On the latest DnA, the Petersen Automotive Museum is changing gear with an exciting redesign by Eugene Kohn. But critics say it is funding the effort through the sale of some priceless cars. With Leon Kaplan, Gene Kohn, Terry Karges, Jerry Hirsch, David Undercoffler. Santa Monica’s anti-nuclear Chain Reaction needs funds to avoid a meltdown. Lisa Napoli reports on the secret benefactor who made the sculpture possible.
FROM THIS EPISODE
A twenty-six foot tall sculpture of a mushroom cloud sits in front of Santa Monica Civic Center. It was created by the late LA Times cartoonist Paul Conrad. It is called Chain Reaction and it needs a structural restoration that’ll cost hundreds of thousands of dollars. KCRW's Lisa Napoli reports.
Almost 20 years ago the founder of Hot Rod magazine, Robert E. Petersen, created his museum to cars. Now Robert Petersen is gone, and the museum’s current management is ringing in some big changes. At the recent Pebble Beach Concours d’Elegance they announced plans for a dramatic overhaul of the building, jazzing up its rather dark interior, creating more exciting installations, and wrapping the building in undulating “ribbons” of steel. The architect is Eugene Kohn, of the New York firm Kohn Pedersen Fox, and he talks about how the design is intended to capture in its imagery the "speed, elegance, motion and power" of gorgeous cars, particularly "French cars with Italian bodies" of the 1930s.
But the excitement at the new plans have been somewhat tempered by stories that circulated about the sale of some of the Petersen’s classic cars. Jerry Hirsch, automotive business reporter for the Los Angeles Times, set off a firestorm when he reported that “the Petersen is quite under the radar selling off 100+ of its vehicles” in order to finance capital construction, in what he describes as a breach of its public trust.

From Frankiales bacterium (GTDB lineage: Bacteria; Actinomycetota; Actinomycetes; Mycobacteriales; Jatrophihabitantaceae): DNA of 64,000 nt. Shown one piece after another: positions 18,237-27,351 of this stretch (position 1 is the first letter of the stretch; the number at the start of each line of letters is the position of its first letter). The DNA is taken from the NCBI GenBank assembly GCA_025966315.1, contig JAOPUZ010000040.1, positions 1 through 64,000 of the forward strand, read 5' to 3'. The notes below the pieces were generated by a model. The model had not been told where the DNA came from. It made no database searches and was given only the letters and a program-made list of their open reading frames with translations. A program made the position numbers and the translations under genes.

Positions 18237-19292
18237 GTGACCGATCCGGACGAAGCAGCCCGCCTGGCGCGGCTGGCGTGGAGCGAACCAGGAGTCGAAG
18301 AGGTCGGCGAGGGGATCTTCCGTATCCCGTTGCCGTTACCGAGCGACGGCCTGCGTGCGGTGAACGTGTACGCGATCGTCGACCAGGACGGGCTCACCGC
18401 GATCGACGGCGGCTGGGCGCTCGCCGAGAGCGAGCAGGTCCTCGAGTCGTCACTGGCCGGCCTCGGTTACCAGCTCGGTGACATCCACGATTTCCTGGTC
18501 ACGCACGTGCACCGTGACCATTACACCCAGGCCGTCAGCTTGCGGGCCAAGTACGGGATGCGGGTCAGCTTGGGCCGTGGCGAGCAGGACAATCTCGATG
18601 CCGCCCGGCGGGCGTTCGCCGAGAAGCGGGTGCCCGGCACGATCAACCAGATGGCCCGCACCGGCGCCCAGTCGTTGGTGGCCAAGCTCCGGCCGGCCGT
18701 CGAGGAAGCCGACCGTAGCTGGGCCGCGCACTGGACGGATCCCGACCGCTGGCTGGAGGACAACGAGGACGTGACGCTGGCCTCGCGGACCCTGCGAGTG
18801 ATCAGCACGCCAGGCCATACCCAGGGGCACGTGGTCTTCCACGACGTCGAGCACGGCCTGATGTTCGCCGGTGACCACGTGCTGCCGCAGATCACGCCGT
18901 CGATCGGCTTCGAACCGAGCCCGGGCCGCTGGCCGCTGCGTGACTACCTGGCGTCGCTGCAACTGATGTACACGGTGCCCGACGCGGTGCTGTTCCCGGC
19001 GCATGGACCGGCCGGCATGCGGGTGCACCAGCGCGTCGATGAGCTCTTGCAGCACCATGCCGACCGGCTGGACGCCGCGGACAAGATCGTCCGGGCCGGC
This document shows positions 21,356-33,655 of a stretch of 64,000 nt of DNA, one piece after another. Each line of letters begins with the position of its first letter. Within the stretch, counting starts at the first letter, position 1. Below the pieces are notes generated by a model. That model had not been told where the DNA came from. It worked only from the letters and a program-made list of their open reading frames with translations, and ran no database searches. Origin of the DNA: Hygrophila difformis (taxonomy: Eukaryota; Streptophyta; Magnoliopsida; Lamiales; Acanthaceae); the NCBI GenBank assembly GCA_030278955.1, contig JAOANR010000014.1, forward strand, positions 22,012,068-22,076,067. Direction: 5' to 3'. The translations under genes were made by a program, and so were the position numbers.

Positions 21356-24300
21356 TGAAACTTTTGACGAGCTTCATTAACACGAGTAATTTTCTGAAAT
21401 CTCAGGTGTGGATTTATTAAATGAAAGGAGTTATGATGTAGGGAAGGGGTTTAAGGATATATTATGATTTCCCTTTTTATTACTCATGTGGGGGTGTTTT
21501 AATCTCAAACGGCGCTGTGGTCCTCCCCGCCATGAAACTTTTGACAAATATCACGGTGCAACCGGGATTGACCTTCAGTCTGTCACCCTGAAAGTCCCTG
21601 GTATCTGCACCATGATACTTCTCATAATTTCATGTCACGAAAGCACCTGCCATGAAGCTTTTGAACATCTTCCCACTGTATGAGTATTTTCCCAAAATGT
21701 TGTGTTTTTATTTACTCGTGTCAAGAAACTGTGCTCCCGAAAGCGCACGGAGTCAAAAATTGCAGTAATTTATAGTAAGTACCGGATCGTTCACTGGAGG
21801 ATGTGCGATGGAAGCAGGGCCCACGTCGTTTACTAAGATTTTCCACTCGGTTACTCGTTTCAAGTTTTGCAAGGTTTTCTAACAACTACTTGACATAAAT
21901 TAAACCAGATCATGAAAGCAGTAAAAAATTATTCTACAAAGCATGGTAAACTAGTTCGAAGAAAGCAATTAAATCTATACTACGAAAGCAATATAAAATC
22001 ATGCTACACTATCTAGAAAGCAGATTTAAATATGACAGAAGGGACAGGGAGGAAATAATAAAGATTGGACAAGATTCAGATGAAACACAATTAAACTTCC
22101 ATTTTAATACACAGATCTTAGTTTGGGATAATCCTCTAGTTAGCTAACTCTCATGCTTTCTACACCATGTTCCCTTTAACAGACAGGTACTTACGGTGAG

Leon Kaplan, KABC
Eugene Kohn, Kohn Pedersen Fox
Terry Karges, Petersen Automotive Museum
Jerry Hirsch, Los Angeles Times (@LATimesJerry)
David Undercoffler, Los Angeles Times (@LATimes_driven)
More From Design and Architecture
Could there be new uses for city-owned land? Did you know the city owns almost 9,000 parcels of land and properties across LA County? LA City Controller Ron Galperin released a map last year of unaccounted-for property, with a view to making the city more accountable and transparent, as well as pushing elected officials to amplify the value and best use of these sites.
Catherine Opie's "The Modernist," Mike Kelley’s “Kandors” LA photographer Cathy Opie has made a short film about an arsonist who loves mid-century-modern LA houses so much, he’s driven to destroy them. And the late LA artist Mike Kelley was obsessed with Kandor, Superman's hometown on the planet Krypton. Both artists address the utopian ideals of modernist architecture, and what happens when those ideals fail to materialize.
Can we better protect ourselves from mudslides? Authorities in Santa Barbara County are performing rescue operations as mudslides and debris have led to multiple deaths, dozens of injuries and have left hundreds of people trapped in their homes. Is there a way to protect communities and homes from mudslides going forward?
Bird scooters, Metro innovation, road diets After the battle in Playa del Rey, have road diets been run off the road? The head of Metro’s Office of Extraordinary Innovation describes how you can pitch bold new transit improvements. And the scooter-sharing startup Bird in Santa Monica has taken flight, but it’s also ruffled feathers at City Hall.
LATEST BLOG POSTS
Superman’s hometown, as reimagined by Mike Kelley The late LA artist Mike Kelley was obsessed with Kandor, Superman’s hometown on the planet Krypton. A downtown art show brings all the pieces of the decade-long project together. Read More